Infection Control Guidelines
HAND HYGIENE Hand hygiene is the single most effective means of preventing the spread of organisms and diseases in the healthcare setting. Hand hygiene is defined as cleansing hands with either soap and water, or alcohol-based hand rubs.
Hand Hygiene is indicated at the following times:
IMMEDIATELY BEFORE patient contact
When moving from a contaminated site to a clean site on the same patient (eg. After moving soiled linens, before proceeding to take examine the patient)
After contact with blood or potentially infectious body fluids, regardless of whether gloves were worn
After touching objects in the patient’s environment (these are likely contaminated, and hands should be cleansed even if you did not contact the patient)
AFTER patient care or after removing gloves
AFTER using the toilet
BEFORE eating, drinking or applying cosmetics
ALCOHOL-BASED HAND RUBS are effective, less drying to skin than soap and water, easy to locate throughout the healthcare setting, and convenient to use. Rubs are recommended by the Centers for Disease Control and Prevention for most routine hand cleansing. There are two exceptions to this general rule:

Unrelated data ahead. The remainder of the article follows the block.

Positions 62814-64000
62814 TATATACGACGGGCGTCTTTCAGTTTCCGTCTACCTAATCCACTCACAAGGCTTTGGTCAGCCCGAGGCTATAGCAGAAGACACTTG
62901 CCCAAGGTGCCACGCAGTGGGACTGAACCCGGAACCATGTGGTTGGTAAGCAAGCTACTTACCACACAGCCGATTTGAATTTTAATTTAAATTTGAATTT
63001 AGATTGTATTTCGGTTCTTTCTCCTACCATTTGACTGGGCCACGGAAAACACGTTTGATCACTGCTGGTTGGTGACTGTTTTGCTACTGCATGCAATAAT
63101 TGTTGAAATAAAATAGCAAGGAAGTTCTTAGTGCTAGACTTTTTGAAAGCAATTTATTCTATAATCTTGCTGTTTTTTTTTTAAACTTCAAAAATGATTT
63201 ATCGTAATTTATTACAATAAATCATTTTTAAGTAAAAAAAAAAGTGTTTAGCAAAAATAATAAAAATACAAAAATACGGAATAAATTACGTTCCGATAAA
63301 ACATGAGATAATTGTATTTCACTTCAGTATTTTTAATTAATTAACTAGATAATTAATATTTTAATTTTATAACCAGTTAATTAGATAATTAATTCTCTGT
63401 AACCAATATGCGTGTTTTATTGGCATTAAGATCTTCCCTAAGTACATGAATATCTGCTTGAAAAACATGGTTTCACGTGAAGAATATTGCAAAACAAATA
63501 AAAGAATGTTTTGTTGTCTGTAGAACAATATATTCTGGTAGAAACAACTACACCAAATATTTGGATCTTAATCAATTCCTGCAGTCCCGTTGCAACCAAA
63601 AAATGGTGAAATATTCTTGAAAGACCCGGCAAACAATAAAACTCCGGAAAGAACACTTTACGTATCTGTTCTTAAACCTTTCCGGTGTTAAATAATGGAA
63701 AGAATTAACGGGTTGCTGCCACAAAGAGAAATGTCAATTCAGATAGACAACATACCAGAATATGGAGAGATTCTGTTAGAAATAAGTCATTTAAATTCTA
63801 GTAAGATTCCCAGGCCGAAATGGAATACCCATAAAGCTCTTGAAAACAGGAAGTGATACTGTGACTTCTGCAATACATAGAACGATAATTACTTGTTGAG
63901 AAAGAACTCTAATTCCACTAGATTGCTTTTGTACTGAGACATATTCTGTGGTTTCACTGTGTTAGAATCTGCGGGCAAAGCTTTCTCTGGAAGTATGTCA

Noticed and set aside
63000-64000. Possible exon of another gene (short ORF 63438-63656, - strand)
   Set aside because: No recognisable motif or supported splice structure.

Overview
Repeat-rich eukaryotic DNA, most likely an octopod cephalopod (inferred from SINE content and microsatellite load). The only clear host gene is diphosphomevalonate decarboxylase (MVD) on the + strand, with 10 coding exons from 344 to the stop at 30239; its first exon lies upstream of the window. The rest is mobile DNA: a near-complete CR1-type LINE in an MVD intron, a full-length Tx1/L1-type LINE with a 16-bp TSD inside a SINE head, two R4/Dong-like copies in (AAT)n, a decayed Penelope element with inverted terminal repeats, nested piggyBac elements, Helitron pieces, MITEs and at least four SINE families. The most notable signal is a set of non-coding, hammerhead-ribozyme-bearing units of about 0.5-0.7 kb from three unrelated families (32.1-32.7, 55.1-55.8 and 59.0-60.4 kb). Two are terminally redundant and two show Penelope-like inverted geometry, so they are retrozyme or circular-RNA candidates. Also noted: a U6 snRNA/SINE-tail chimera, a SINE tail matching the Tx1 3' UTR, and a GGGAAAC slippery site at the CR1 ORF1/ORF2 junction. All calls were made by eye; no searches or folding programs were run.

Hands must be washed with soap and water when visibly soiled, and
Hands must be washed with soap and water when caring for a patient with C. difficile diarrhea (alcohol does not kill bacterial spores).
To properly apply hand rub:
Squirt an adequate amount of hand-rub to cover all surfaces of hands into the palm of one hand.
Rub hands together for at least 15 seconds, spreading the alcohol rub on all surfaces of hands
Don’t forget around fingernails and between fingers
Alcohol-based hand rubs are FLAMMABLE when wet. Be sure hands are completely dry before touching powered equipment or objects.
DO NOT use Alcohol hand rub if hands are visibly soiled
DO NOT use Alcohol hand rub when caring for patients with C. difficile diarrhea
HAND WASHING is defined as using either anti-microbial or plain soap and water to clean hands and remove pathogens using surfactant and friction.
Turn on WARM water (hot or cold water is irritating to skin)
Wet hands and apply soap
March 17, 2009